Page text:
THIS AVALANCHE ADVISORY EXPIRED ON December 22, 2017 @ 5:13 pm
Avalanche Advisory published on December 21, 2017 @ 5:13 pm
Issued by Kevin Davis - Idaho Panhandle Avalanche Center

Selkirks/Cabinets

bottom line

Steady snow accumulation has been the rule for the past week but the 36 hour dump from Sunday night to Wednesday is what tipped the scales.  We have two feet of unstable snowpack on top of the Thanksgiving crust and the most sensitive layer is within the 36 hour storm snow.  You'll find it about 1.5 feet deep in soft new snow.  It will take a little longer to become stable, especially in steep terrain.

How to read the advisory

Selkirks/Cabinets

How to read the advisory

Steady snow accumulation has been the rule for the past week but the 36 hour dump from Sunday night to Wednesday is what tipped the scales.  We have two feet of unstable snowpack on top of the Thanksgiving crust and the most sensitive layer is within the 36 hour storm snow.  You'll find it about 1.5 feet deep in soft new snow.  It will take a little longer to become stable, especially in steep terrain.

3. Considerable

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Above Treeline
Dangerous avalanche conditions. Careful snowpack evaluation, cautious route-finding and conservative decision-making essential.

2. Moderate

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Near Treeline
Heightened avalanche conditions on specific terrain features. Evaluate snow and terrain carefully; identify features of concern.

2. Moderate

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Below Treeline
Heightened avalanche conditions on specific terrain features. Evaluate snow and terrain carefully; identify features of concern.
    Dangerous avalanche conditions. Careful snowpack evaluation, cautious route-finding and conservative decision-making essential.
Avalanche Problem 1: Storm Slab
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Fractures came with moderate force in the upper 1.5 feet of storm snow.  The slab density is light in sheltered terrain but will be denser in open exposed terrain where this storm snow weakness will be more sensitive.  We did not reveal buried surface hoar but travel as though it is there, particularly in sheltered areas.

Avalanche Problem 2: Deep Slab
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Due to the cold weather prior to the recent snowfall the layer of snow resting on the Thanksgiving crust is loose and faceted.  This is buried under two feet of new snow and creating a weak base.  There is a possiblity of triggering the weak layer in the new storm snow which then triggers the deeper layer of faceted snow over the crust.  This scenario would be more likely in bigger, open terrain features.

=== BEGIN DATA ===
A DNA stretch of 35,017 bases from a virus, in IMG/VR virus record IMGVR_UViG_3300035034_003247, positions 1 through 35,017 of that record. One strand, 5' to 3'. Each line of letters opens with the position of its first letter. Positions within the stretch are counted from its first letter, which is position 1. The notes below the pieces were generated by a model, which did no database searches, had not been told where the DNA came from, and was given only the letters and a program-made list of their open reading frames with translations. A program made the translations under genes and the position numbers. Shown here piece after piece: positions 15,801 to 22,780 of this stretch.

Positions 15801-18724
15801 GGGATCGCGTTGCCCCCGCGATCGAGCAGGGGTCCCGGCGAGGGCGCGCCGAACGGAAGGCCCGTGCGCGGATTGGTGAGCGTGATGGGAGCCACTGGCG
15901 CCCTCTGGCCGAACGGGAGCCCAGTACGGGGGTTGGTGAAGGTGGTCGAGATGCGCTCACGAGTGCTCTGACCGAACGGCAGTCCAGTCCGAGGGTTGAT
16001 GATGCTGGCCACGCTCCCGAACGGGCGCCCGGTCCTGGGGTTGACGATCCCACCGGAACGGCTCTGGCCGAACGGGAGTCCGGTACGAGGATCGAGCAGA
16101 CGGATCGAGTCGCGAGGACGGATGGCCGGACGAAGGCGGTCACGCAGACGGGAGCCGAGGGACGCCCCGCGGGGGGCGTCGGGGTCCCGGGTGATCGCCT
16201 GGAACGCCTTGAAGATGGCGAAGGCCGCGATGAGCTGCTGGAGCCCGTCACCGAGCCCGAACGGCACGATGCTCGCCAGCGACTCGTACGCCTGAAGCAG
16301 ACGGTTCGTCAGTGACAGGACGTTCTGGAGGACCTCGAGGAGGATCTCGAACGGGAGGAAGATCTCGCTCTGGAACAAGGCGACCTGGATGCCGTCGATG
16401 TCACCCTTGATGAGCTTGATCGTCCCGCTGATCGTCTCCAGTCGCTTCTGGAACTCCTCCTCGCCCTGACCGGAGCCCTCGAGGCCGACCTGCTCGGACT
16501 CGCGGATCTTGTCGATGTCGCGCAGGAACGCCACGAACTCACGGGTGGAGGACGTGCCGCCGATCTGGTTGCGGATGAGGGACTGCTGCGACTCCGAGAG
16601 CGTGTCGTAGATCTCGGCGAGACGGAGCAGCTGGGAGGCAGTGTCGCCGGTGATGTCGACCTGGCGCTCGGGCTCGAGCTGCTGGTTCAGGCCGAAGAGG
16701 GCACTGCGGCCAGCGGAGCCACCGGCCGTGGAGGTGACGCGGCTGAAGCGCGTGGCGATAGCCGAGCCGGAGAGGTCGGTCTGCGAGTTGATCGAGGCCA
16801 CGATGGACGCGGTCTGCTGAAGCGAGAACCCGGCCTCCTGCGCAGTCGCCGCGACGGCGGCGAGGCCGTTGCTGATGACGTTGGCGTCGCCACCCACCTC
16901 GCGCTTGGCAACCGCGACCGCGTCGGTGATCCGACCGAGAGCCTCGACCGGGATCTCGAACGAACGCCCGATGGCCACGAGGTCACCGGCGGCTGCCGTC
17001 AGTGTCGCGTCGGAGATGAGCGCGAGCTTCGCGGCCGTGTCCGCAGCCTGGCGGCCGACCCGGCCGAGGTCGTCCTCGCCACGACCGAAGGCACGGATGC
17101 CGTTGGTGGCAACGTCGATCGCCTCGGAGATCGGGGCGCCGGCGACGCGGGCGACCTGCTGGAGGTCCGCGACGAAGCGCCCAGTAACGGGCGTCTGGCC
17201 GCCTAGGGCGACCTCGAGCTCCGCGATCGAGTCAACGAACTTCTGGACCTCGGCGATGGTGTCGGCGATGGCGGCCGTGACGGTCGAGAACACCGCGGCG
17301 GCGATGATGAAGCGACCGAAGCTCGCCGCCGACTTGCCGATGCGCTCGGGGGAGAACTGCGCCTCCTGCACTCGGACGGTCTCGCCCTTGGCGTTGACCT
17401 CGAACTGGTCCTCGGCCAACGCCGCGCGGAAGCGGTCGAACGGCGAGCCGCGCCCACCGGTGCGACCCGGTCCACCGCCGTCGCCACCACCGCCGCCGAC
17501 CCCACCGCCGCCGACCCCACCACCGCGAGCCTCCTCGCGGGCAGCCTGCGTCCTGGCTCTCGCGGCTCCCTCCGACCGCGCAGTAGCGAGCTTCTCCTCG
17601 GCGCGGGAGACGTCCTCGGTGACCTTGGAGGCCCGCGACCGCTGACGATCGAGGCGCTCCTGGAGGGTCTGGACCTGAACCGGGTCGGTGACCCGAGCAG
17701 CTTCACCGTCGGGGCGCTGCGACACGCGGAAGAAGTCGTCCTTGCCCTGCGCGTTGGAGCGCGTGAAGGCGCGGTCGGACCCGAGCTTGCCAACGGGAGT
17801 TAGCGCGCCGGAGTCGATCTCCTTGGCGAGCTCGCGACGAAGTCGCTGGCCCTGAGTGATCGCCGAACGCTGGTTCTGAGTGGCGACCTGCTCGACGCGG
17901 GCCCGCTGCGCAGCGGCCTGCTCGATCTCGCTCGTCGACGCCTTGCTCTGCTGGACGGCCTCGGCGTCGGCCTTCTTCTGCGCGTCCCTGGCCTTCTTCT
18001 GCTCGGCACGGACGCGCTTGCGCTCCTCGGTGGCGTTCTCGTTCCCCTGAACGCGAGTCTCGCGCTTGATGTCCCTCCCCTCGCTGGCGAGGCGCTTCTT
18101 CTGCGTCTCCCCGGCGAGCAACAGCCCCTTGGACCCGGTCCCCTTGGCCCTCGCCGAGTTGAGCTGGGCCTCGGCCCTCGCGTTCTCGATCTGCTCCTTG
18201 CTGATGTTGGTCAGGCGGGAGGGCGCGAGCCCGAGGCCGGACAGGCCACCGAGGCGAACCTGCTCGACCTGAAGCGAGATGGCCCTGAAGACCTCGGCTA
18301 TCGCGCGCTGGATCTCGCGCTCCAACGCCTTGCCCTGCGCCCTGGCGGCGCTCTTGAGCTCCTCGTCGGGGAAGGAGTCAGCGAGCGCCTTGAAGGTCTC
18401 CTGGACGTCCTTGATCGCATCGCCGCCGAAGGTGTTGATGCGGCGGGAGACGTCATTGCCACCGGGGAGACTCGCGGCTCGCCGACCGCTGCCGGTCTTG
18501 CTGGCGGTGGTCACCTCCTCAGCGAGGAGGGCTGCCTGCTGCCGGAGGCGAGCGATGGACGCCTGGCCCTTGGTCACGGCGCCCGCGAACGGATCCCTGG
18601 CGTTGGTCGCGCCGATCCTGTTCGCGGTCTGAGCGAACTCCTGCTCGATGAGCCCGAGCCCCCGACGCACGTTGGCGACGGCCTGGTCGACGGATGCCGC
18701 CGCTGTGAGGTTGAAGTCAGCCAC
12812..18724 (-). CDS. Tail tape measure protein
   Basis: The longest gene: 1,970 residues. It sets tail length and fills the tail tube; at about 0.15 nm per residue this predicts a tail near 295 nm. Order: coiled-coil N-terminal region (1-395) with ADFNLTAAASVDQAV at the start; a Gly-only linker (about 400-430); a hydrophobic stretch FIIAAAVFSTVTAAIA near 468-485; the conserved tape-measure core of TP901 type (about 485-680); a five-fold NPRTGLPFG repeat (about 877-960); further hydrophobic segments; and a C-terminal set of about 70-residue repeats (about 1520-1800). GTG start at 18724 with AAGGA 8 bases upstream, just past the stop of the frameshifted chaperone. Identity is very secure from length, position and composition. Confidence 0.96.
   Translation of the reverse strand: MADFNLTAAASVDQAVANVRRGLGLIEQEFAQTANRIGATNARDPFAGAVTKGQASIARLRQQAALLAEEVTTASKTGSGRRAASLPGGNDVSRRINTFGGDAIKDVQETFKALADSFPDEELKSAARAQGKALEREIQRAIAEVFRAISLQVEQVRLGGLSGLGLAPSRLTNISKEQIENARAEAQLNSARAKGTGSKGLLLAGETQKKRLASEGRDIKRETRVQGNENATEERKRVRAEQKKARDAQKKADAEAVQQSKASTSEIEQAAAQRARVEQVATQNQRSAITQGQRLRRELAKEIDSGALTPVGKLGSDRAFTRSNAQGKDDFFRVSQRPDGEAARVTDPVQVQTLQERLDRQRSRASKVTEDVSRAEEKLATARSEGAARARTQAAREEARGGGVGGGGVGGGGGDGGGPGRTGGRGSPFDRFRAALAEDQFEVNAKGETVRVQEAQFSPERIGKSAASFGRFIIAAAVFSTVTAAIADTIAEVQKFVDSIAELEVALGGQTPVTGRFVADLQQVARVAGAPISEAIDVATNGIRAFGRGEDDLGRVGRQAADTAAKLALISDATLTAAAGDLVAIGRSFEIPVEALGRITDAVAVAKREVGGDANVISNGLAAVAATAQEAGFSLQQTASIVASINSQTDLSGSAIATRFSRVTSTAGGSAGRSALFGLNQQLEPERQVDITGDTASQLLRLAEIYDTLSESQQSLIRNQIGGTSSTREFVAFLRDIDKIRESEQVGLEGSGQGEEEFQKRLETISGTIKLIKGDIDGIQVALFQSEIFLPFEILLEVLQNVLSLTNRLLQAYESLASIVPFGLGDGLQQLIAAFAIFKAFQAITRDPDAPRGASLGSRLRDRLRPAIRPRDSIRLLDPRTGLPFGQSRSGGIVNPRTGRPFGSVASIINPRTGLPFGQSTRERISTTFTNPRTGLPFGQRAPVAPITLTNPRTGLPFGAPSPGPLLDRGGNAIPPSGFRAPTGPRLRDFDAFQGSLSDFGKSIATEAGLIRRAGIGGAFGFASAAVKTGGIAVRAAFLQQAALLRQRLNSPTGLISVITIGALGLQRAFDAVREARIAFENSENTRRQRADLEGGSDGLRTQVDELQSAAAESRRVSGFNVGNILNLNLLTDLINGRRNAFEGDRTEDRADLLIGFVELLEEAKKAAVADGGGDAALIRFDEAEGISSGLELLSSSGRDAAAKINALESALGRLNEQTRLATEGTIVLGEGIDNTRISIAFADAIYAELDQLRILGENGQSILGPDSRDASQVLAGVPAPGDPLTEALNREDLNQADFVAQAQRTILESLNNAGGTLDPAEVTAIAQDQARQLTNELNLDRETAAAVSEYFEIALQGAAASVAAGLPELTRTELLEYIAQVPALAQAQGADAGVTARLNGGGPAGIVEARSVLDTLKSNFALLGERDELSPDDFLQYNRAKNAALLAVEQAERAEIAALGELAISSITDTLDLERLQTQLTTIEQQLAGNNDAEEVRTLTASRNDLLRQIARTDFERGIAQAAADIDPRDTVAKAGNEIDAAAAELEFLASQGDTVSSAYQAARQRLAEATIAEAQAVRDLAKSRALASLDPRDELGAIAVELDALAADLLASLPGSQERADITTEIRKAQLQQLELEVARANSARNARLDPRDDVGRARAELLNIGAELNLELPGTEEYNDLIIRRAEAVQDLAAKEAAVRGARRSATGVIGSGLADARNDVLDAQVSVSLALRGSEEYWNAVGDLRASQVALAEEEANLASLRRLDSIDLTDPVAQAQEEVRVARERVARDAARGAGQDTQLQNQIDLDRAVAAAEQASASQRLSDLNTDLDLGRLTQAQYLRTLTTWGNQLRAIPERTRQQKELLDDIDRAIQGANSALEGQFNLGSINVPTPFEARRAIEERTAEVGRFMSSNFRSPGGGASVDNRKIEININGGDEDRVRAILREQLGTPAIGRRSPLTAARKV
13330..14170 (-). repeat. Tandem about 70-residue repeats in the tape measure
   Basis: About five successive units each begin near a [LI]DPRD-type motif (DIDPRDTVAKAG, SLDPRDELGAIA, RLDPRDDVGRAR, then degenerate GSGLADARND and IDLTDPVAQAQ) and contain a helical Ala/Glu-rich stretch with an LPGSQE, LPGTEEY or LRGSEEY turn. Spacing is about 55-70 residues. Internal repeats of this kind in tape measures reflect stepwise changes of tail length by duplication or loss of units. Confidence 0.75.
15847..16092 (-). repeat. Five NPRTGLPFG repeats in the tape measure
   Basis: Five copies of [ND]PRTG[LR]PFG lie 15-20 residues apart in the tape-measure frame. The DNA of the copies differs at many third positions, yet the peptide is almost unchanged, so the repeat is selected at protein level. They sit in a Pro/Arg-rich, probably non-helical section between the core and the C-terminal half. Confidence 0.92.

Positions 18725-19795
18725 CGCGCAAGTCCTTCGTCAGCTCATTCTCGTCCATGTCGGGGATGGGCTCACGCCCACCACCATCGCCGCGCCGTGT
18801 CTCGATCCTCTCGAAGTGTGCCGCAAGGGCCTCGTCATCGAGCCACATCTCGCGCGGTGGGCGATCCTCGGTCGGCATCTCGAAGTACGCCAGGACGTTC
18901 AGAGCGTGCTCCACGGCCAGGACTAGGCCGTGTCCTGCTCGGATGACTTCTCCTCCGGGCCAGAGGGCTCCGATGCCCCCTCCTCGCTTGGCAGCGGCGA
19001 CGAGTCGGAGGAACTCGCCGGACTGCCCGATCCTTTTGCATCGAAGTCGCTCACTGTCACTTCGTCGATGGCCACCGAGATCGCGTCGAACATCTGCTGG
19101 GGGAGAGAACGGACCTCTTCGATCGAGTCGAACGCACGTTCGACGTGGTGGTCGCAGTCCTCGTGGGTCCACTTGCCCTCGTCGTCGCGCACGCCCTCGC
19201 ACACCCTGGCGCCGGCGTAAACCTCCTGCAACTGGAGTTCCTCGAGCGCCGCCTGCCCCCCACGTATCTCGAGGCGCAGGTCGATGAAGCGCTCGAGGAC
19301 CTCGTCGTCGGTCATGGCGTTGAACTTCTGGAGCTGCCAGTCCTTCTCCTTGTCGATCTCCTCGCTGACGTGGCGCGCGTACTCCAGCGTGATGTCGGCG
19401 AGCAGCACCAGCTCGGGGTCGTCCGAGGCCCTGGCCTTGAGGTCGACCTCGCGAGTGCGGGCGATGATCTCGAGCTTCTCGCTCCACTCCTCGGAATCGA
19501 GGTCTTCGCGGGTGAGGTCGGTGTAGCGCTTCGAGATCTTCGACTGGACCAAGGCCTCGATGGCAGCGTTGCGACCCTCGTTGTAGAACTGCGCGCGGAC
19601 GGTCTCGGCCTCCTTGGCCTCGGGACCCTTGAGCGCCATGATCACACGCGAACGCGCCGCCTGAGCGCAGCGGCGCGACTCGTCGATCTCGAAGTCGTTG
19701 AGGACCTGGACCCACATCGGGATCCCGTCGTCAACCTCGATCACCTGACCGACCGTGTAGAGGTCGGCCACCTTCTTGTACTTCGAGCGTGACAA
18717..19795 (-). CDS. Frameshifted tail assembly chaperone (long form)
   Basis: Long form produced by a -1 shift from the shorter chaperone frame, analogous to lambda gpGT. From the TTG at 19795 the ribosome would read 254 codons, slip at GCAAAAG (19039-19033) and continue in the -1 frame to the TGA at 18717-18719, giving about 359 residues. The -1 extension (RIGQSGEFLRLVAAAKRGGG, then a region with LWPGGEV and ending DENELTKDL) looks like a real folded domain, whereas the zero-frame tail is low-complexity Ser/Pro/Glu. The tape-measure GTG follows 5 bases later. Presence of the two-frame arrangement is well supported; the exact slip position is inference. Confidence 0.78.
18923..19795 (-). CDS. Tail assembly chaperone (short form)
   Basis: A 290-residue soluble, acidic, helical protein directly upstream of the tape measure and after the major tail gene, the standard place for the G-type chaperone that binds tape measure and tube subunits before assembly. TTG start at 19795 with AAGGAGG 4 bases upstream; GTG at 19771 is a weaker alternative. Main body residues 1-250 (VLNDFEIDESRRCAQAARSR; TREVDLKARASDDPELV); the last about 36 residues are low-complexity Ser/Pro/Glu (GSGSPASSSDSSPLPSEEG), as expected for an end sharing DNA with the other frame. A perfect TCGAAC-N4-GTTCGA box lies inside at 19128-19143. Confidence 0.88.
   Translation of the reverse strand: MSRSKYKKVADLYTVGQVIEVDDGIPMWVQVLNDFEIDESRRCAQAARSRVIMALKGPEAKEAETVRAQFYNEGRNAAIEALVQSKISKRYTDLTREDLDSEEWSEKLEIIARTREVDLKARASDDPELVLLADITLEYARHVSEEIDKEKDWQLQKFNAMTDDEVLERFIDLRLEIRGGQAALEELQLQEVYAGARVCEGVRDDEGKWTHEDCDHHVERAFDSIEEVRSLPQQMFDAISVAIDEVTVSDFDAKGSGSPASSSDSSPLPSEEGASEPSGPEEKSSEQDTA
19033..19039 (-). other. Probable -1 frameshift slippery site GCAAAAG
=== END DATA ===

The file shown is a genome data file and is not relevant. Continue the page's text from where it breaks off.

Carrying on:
advisory discussion

A big thanks to Idaho Parks and Recreation for donating a POlaris 600RMK to the Avalanche Center.  We took it out in the powder today on our tour and had a blast.  All of us at IPAC wish everyone a very Merry Christmas!  We'll be posting avalanche advisories next week at our regular days of Tuesday and Friday.  Thanks to everyone who has been submitting their observations.  Don't forget to stay tuned to IPAC via Facebook too.  

recent observations

Schweitzer patrol was getting widespread reults with avalanche control work Wednesday morning through ski cutting and use of explosives.  Natural avalanches were also observed.  Slides were occurring in places that had not slid in many years.  To the south, Melissa and Gabe were getting signs of shooting cracks and whoomphing.  Even though Eric and I did not find the tell tale signs yesterday you should assume that slopes are prone to slide until you confirm your suspiscions. 

Weather and CURRENT CONDITIONS
weather summary
Today, a chance of snow before 10am, then scattered snow showers after 10am. Cloudy, with a high near 15. Wind chill values as low as -5. Blustery, with a northeast wind 9 to 18 mph. Chance of precipitation is 40%. Total daytime snow accumulation of less than a half inch possible.  Tonight, mostly cloudy during the early evening, then gradual clearing, with a low around 7. Wind chill values as low as -6. Northeast wind 10 to 15 mph.  Saturday looks sunny, with a high near 12. Wind chill values as low as -5. North wind 5 to 7 mph.  Partly cloudy, with a low around 2. Wind chill values as low as -10. West wind around 7 mph by Saturday evening.  Sunday, a 20 percent chance of snow after 10am. Mostly cloudy, with a high near 14. East wind 6 to 8 mph.  A possibility of snowfall on Christmas eve.
 
Weather observations from the Region
0600 temperature: 16 deg. F.
Max. temperature in the last 24 hours: 18 deg. F.
Average wind direction during the last 24 hours: NW
Average wind speed during the last 24 hours: 20 mph
Maximum wind gust in the last 24 hours: 60 mph
New snowfall in the last 24 hours: 2-4 inches
Total snow depth: 60 inches
Disclaimer

Avalanche conditions change for better or worse continually. Backcountry travelers should be prepared to assess current conditions for themselves, plan their routes of travel accordingly, and never travel alone. Backcountry travelers can reduce their exposure to avalanche hazards by utilizing timbered trails and ridge routes and by avoiding open and exposed terrain with slope angles of 30 degrees or more. Backcountry travelers should carry the necessary avalanche rescue equipment such as a shovel, avalanche probe or probe ski poles, a rescue beacon and a well-equipped first aid kit.  For a recorded version of the Avalanche Advisory call (208)765-7323.